Castle: 47 Seconds

In the March 26, 2012 episode of Castle, “47 Seconds,” the police use a rather snazzy bit of technology to identify their suspect: a recording of real-time GPS data tracking all cellphones. We already discussed GPS tracking in reference to Batman: Noel, but this seems to be another situation which would implicate U.S. v. Jones, the recent Supreme Court case dealing with this sort of thing and its interaction with the Fourth Amendment.

I. The Situation

After an apparent terrorist bombing, Captain Gates calls in a favor with the Department of Homeland Security, which gives her a highly accurate recording of the location data from all of the phones in the area of the bombing.

However, it’s not entirely clear exactly what’s happening here. There are two main possibilities. The more ominous one is that the Department of Homeland Security has a system in place to monitor the movement of GPS-capable devices in real time, and that it’s recording that data for later use. The alternative is that they’re simply tapped in to the wireless providers’ databases, presumably with the providers’ cooperation, and are either constantly monitoring it or simply request certain data as needed.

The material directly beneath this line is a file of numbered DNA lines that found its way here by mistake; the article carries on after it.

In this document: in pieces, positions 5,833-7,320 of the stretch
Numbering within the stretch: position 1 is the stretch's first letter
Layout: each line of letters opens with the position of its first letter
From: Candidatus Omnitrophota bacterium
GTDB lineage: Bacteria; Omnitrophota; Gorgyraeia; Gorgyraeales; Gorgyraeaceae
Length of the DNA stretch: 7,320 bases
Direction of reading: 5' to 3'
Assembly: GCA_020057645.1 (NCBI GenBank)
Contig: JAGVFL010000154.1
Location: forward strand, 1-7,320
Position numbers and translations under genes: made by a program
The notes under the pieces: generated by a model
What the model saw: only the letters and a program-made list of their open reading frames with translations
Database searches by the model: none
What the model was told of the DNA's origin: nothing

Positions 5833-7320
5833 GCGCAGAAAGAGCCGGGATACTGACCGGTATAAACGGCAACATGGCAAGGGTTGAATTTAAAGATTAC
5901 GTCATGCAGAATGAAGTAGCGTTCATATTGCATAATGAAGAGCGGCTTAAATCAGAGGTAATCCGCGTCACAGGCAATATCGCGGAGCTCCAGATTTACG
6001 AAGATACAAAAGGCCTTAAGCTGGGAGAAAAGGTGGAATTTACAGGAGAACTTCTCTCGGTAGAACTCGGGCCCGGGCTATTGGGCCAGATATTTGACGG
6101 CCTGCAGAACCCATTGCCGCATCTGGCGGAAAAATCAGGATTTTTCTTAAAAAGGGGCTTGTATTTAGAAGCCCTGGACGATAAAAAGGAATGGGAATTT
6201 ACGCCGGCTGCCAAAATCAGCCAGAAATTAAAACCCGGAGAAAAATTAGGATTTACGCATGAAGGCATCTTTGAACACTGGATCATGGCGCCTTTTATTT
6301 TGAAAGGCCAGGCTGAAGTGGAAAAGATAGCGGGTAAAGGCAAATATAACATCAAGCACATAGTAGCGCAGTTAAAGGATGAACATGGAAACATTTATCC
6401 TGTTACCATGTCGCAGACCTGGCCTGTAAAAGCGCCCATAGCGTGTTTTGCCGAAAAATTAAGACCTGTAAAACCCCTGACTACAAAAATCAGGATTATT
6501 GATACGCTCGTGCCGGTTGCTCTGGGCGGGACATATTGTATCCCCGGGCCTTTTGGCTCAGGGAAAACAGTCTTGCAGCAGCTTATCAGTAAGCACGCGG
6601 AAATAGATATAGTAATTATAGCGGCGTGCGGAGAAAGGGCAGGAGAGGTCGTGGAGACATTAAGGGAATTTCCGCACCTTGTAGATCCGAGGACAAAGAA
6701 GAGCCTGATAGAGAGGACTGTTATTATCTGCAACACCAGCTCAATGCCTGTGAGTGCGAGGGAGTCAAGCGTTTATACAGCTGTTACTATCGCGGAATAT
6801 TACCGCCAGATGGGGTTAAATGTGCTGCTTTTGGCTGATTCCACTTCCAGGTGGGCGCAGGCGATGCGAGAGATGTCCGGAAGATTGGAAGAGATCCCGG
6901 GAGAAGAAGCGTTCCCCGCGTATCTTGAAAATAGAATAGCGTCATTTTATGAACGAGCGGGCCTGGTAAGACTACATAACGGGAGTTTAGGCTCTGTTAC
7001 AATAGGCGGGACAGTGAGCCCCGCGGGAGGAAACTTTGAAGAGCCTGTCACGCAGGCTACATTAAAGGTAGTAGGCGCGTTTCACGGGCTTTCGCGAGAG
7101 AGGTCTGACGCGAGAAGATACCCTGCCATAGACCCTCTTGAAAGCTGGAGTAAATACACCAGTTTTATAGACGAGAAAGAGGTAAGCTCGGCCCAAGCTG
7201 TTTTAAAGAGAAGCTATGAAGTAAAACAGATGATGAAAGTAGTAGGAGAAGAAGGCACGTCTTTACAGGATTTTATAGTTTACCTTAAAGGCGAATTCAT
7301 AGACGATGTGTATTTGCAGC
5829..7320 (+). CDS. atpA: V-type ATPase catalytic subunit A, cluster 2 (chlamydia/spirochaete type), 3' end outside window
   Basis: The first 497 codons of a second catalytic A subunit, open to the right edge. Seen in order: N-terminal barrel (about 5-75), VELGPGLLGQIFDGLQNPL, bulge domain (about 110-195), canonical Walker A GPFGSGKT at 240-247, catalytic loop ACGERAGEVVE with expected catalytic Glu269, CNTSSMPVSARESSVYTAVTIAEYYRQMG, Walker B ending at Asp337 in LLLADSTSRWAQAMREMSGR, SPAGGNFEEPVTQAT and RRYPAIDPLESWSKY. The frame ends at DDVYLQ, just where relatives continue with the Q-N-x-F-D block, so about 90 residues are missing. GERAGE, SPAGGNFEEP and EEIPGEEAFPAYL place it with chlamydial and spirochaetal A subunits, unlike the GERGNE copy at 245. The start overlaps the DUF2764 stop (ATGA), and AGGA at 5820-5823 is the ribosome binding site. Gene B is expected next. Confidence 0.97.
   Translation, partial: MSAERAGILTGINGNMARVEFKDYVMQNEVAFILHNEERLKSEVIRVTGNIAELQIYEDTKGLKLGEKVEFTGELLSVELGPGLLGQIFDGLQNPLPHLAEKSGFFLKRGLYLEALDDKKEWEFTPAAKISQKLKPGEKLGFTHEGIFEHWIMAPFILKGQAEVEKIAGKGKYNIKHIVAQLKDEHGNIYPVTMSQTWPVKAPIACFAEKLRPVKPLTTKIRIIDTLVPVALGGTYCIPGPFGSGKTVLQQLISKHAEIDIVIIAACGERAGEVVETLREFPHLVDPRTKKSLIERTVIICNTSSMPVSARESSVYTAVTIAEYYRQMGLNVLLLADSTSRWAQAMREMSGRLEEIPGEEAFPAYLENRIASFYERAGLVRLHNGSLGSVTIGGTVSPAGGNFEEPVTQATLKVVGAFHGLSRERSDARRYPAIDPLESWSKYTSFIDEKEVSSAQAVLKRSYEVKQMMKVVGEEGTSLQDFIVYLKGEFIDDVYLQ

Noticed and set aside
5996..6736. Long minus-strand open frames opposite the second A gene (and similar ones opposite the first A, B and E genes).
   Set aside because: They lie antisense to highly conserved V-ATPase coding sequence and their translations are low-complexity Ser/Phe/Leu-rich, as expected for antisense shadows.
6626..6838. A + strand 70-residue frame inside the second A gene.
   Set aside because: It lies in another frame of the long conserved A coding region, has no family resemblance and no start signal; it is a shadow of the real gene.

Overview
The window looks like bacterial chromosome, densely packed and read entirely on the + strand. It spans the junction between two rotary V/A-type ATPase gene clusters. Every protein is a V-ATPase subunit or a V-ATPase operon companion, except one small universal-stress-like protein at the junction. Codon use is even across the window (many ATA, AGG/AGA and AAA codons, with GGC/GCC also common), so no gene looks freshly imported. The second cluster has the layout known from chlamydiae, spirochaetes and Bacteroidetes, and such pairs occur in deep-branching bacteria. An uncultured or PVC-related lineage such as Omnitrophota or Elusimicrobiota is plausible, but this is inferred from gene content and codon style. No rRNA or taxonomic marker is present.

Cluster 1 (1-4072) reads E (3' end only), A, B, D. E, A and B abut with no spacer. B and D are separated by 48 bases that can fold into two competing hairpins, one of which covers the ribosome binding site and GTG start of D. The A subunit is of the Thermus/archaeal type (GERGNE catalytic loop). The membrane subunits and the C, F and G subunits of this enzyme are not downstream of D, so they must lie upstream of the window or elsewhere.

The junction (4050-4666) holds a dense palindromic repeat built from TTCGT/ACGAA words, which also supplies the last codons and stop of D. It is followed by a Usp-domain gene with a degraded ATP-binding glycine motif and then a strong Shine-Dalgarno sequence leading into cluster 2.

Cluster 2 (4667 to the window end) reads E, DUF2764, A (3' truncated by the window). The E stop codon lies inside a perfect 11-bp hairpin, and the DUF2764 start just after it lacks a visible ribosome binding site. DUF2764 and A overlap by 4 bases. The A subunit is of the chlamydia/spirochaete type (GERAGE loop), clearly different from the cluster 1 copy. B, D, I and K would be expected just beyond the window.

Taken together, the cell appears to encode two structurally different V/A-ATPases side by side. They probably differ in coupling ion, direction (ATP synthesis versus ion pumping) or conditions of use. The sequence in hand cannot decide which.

II. GPS and the Fourth Amendment

The basic question is whether monitoring of people’s GPS-capable devices 1) constitutes a “search” for the purposes of the Fourth Amendment, and 2) whether a showing of probable cause and a warrant would be needed if it is a search.

As mentioned above, the Supreme Court recently dealt with a situation where a federal agent stuck a tracking device on a defendant’s car and took electronic surveillance of him for about a month. They did not obtain a warrant for this device, and the defendant argued that this constituted a violation of his Fourth Amendment rights. The District Court permitted it, but the DC Circuit reversed and the Supreme Court affirmed the reversal. But the Supreme Court didn’t make it very clear exactly why the tracking was not permissible, and the only unequivocal holding is that electronic surveillance of public movements can, in certain circumstances, constitute a “search” for which probable cause and a warrant is necessary.